Zakir Hussain, the Grammy award-winning Indian tabla virtuoso, composer and percussionist, features in Disney Junior’s “Mira, Royal Detective” as Zakir Ji, a visiting tabla player. He also consulted behind the scenes to help guide animators with correct hand movements and placements for the series that is now streaming.
Set in the fictional land of Jalpur, it follows the smart, brave and resourceful Mira, (Leela Ladnier) a commoner who is appointed to the role of royal detective by the Queen. In the episode, Zakir Ji comes to perform a concert for the Queen voiced by Freida Pinto. The episode titled “The Case of the Runaway Tabla” sees Mira helping a visiting musician find his missing tabla before a big performance.
To ensure that the stories are culturally authentic, the production team works closely with consultants for each episode, with Shagorika Ghosh Perkins from IW Group serving as a series cultural consultant and consulting producer.
Hussain first received a call from executive producer Sascha Paladino, who asked if he wanted to put together the rhythm track for the title song. It was only natural Paladino would reach out to him to expand his involvement in the project.
Paladino adds that the episode was specifically written for Hussain. “The idea was to have him do both the tabla playing and the voice acting for his character. I knew he was a great actor from the Bollywood movies he’s been in!. We asked Zakir to bring in another musician that he could play off of for the duet between Mira and Zakir, and he brought in Unmesha Gangal, an incredible young musician. We love the fact that Mira’s playing is played by a female tabla player, and that the relationship between Mira and Zakir is mirrored by the real-life musicians.”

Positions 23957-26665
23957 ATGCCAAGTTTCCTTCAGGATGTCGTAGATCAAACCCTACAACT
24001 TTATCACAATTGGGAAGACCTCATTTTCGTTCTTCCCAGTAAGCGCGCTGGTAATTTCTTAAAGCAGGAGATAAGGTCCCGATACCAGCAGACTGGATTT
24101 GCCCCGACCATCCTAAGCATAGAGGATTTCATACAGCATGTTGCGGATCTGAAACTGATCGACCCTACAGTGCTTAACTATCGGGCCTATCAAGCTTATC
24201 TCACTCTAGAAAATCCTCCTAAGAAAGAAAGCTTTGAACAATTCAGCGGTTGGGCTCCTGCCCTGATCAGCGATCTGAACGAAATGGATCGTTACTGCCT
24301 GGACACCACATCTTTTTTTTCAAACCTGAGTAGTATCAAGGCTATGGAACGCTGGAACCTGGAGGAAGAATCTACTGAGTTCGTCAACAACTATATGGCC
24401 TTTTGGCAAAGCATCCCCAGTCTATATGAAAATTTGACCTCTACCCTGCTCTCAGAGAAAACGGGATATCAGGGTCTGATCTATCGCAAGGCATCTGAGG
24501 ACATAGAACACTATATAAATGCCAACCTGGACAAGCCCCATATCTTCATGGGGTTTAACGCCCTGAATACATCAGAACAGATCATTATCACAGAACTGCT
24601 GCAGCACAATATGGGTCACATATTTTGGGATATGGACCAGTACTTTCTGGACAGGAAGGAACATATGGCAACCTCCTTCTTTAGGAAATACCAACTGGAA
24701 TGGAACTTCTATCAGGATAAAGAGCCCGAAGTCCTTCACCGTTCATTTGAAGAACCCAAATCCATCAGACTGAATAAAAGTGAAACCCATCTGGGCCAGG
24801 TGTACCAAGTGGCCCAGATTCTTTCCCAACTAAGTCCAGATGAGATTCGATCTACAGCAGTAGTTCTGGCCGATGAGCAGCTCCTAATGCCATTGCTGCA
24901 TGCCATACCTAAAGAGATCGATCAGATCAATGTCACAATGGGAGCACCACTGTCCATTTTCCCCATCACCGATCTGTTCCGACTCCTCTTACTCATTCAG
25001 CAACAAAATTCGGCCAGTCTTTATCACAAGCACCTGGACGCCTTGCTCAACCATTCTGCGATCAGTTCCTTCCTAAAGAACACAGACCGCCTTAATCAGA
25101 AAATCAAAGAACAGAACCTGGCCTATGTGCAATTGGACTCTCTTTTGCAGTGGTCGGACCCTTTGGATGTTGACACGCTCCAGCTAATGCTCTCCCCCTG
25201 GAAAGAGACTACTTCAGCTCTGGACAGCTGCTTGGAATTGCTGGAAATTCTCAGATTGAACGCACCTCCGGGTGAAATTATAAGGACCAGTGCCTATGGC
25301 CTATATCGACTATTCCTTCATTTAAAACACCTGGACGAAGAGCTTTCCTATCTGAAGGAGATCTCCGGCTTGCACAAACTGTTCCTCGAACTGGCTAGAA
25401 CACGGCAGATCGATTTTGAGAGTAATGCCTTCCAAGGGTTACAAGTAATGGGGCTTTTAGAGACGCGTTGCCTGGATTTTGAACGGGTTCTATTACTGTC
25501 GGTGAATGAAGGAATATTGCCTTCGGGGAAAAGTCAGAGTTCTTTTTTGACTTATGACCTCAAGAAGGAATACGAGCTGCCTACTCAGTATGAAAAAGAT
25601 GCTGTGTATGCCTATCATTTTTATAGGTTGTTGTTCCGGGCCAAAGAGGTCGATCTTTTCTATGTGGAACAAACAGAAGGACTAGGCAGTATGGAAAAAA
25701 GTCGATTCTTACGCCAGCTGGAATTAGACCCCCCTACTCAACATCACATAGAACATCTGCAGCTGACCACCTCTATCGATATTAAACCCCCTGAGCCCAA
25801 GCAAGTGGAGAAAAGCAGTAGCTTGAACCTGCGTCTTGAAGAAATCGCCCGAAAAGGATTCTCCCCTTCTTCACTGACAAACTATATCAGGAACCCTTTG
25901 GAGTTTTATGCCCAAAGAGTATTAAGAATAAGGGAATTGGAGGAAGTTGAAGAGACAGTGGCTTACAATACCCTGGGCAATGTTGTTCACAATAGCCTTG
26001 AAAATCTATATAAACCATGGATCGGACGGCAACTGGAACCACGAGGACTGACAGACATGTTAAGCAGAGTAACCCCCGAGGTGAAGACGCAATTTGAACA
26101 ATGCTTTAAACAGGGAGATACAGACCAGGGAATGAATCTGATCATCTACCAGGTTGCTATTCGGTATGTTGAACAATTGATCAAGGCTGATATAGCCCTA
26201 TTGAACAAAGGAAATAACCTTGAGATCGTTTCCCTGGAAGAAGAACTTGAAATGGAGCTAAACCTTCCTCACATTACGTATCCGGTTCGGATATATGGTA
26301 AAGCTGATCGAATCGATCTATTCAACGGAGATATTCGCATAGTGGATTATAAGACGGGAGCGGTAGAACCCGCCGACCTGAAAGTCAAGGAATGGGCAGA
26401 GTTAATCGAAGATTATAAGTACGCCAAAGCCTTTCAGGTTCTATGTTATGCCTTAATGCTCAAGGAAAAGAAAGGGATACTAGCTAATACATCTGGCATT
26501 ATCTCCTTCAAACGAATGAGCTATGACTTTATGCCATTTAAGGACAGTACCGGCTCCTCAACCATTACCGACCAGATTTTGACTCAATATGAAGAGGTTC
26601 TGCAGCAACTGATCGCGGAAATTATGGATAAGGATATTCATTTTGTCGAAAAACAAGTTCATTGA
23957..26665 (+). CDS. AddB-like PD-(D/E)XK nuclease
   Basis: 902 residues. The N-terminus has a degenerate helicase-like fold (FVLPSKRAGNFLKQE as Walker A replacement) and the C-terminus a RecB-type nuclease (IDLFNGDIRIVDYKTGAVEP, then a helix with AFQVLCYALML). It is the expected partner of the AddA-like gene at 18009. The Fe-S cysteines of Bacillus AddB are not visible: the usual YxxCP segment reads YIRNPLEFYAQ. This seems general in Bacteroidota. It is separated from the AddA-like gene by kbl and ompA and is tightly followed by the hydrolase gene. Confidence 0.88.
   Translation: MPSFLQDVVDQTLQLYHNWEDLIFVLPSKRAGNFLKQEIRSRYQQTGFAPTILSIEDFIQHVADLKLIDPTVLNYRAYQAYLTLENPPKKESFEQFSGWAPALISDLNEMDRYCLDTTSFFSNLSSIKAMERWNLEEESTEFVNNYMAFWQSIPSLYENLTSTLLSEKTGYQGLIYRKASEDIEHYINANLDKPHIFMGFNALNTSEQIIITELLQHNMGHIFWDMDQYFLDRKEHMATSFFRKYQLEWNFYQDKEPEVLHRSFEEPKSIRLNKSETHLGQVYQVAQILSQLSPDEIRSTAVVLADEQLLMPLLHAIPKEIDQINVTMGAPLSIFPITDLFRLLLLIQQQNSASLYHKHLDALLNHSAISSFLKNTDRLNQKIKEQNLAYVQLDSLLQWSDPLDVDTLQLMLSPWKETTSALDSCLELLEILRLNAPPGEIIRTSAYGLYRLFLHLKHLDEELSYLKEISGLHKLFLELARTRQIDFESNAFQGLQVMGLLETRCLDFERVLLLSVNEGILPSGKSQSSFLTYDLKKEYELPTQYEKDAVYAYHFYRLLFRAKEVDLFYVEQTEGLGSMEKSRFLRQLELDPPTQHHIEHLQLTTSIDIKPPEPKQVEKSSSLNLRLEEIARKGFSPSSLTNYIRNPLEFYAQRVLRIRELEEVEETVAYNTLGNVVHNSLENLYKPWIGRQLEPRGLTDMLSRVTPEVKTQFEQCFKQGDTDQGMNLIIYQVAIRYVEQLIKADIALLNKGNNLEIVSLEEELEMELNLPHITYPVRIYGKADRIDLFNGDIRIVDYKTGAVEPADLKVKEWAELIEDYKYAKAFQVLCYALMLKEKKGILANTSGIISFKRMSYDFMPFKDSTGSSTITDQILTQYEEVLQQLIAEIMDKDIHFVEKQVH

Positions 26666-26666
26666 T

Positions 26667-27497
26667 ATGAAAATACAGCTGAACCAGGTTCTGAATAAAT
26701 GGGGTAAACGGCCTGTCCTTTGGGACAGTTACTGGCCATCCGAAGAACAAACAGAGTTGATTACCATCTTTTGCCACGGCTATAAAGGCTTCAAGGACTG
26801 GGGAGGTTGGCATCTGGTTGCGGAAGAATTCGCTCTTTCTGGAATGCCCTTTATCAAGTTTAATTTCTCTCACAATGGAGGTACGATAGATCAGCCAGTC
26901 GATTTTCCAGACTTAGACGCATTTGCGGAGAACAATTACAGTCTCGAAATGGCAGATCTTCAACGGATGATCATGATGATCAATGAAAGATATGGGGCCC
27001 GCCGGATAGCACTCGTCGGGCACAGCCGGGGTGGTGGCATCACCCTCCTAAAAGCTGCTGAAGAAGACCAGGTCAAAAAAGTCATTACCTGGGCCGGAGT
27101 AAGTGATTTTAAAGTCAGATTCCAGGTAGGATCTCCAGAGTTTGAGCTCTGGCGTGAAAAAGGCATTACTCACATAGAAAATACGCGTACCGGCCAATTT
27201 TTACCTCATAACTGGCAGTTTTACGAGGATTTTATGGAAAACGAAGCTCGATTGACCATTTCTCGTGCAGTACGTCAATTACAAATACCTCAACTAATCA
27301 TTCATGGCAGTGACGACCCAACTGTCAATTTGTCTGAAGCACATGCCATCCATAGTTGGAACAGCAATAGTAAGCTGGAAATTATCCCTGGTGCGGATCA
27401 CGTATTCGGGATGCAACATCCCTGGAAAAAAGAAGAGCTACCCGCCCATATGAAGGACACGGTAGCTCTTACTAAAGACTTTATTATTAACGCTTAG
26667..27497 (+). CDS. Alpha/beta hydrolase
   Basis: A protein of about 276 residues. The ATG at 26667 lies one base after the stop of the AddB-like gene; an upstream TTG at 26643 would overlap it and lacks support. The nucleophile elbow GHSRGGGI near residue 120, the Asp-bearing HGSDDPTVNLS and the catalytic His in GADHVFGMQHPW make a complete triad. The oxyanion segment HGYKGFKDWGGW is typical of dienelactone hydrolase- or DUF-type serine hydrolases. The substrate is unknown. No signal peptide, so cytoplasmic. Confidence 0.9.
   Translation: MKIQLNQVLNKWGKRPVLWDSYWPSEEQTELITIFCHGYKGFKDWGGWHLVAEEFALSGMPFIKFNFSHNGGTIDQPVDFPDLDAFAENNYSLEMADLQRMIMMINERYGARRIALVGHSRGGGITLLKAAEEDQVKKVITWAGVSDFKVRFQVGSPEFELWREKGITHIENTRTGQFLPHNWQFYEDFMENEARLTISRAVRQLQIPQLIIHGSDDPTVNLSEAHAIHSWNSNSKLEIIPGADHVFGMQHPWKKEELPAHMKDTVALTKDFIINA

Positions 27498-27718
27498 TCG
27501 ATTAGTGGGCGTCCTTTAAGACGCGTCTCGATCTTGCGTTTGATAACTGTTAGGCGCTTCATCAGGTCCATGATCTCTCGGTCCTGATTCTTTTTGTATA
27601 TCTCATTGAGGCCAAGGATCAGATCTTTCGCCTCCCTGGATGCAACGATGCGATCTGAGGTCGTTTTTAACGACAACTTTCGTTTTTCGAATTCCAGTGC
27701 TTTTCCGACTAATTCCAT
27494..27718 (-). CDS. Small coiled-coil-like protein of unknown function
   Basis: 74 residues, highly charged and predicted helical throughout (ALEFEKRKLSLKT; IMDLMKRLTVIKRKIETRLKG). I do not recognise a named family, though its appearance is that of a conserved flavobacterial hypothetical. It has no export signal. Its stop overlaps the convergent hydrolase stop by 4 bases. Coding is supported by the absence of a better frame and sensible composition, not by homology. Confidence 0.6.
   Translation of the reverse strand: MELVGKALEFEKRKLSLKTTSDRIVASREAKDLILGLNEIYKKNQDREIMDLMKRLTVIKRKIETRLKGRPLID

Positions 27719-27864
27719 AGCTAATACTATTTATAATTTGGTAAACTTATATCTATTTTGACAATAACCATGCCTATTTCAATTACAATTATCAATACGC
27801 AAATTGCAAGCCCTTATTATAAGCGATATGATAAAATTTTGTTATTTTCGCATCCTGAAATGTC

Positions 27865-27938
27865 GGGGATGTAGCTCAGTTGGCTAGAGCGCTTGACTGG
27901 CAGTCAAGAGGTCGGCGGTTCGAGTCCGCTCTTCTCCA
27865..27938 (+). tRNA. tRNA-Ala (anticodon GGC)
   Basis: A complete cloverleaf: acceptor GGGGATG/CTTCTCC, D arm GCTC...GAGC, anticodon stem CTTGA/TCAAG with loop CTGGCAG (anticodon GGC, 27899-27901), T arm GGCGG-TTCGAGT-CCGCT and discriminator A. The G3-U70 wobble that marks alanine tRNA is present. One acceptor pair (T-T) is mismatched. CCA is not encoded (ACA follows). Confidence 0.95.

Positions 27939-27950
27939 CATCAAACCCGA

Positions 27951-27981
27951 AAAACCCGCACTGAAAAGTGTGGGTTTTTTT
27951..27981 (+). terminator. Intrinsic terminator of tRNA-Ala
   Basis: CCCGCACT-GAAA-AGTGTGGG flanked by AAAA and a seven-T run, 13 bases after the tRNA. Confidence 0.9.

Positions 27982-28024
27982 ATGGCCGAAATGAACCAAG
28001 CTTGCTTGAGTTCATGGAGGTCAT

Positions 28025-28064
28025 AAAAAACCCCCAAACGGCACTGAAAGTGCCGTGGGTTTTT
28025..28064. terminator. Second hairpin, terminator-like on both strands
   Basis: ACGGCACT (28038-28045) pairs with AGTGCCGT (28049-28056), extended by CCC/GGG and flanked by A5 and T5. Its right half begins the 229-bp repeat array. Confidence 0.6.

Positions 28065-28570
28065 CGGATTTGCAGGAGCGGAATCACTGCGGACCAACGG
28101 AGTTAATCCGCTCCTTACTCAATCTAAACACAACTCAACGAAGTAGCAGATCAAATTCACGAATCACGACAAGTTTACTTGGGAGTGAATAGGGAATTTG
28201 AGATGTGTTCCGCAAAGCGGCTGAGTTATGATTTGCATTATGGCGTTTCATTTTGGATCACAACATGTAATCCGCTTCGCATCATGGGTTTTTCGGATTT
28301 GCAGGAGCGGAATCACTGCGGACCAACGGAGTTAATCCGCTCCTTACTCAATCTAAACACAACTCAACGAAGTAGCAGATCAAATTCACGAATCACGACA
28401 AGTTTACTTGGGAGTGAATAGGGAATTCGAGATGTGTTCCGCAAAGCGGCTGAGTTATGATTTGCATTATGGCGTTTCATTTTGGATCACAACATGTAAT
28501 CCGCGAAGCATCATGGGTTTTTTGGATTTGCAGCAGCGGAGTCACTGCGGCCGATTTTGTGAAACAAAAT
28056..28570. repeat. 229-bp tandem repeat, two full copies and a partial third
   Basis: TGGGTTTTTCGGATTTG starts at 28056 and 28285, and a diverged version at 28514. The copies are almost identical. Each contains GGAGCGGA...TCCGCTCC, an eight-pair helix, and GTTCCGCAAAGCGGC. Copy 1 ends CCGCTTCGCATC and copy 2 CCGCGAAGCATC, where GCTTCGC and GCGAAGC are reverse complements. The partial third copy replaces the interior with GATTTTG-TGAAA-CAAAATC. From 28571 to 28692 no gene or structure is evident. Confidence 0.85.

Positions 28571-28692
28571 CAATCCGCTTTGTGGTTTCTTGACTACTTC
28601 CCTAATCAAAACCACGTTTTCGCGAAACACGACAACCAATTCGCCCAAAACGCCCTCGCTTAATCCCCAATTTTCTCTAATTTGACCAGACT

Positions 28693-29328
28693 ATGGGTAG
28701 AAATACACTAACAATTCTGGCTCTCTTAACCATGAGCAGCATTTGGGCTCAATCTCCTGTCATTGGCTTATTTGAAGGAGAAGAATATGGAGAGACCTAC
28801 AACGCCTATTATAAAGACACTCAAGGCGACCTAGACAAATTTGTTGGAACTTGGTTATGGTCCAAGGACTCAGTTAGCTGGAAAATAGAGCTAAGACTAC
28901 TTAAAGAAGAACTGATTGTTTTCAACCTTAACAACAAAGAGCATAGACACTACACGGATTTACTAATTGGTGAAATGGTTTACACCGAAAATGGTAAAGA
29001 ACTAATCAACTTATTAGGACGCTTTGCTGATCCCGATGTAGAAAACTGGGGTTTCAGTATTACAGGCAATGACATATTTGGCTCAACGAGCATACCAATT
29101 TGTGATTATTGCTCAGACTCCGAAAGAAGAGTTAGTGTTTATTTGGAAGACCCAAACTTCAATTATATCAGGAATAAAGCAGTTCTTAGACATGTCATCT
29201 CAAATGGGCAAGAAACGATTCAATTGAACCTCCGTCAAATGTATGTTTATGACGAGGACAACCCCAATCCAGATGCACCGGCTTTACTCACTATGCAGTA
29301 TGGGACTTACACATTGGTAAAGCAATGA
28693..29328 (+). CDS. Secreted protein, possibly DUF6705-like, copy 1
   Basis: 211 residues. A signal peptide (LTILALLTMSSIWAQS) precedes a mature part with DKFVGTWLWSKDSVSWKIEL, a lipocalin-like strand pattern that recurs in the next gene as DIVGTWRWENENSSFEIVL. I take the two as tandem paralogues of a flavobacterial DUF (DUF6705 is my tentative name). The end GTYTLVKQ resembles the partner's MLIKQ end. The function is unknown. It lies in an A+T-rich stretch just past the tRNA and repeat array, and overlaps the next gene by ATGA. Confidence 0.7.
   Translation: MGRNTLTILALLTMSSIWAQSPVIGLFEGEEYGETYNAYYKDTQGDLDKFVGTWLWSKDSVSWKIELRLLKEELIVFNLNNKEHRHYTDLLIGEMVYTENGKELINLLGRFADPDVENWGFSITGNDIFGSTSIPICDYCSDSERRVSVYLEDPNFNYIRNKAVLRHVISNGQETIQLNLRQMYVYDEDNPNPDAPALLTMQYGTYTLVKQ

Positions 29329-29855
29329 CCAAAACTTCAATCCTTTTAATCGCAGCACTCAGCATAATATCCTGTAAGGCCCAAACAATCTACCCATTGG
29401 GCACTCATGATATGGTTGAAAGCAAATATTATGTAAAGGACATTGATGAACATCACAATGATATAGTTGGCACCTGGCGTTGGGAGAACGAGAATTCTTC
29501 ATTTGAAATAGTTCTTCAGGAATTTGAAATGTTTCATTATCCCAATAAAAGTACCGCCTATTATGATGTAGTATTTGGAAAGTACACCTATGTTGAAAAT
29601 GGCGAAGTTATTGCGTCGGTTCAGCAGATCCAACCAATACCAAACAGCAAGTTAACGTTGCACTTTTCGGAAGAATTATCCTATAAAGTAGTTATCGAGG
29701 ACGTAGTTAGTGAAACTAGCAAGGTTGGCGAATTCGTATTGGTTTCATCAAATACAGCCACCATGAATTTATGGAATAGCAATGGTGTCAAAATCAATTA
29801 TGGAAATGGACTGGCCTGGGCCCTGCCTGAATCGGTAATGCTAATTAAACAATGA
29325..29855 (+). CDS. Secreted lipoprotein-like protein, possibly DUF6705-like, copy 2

Cultural authenticity was key — that meant getting the details right, starting with the way an instrument was held and played. “Everything matters and our team went above and beyond to get everything right in this episode. Our animation team in India was so honored to be given the responsibility of animating the tabla playing of a living legend who they all adore and worked tirelessly to make the tabla playing look authentic, accurate, and beautiful,” Paladino says.
Due to the pandemic, Hussain utilized Zoom to provide the animators with the tutorial. He says, “We set up a session with me and my engineer, it was interesting to have the director telling me how to deliver my dialogue from 400 miles away, I would do each line a few times and move on to the next. After my dub was done, it was sent to the animation department to build my presence on the screen.”
He adds, “Shows like ‘Mira’ are created for a much younger audience all over the world and the responsibility on the shoulders of the creators is immense. They must present as authentic a picture as possible of the culture and tradition they are showcasing. The young ones should not grow up with a wrong impression of the way of life of people on the other side of the planet. I think this was achieved to the fullest, indeed a job well done.”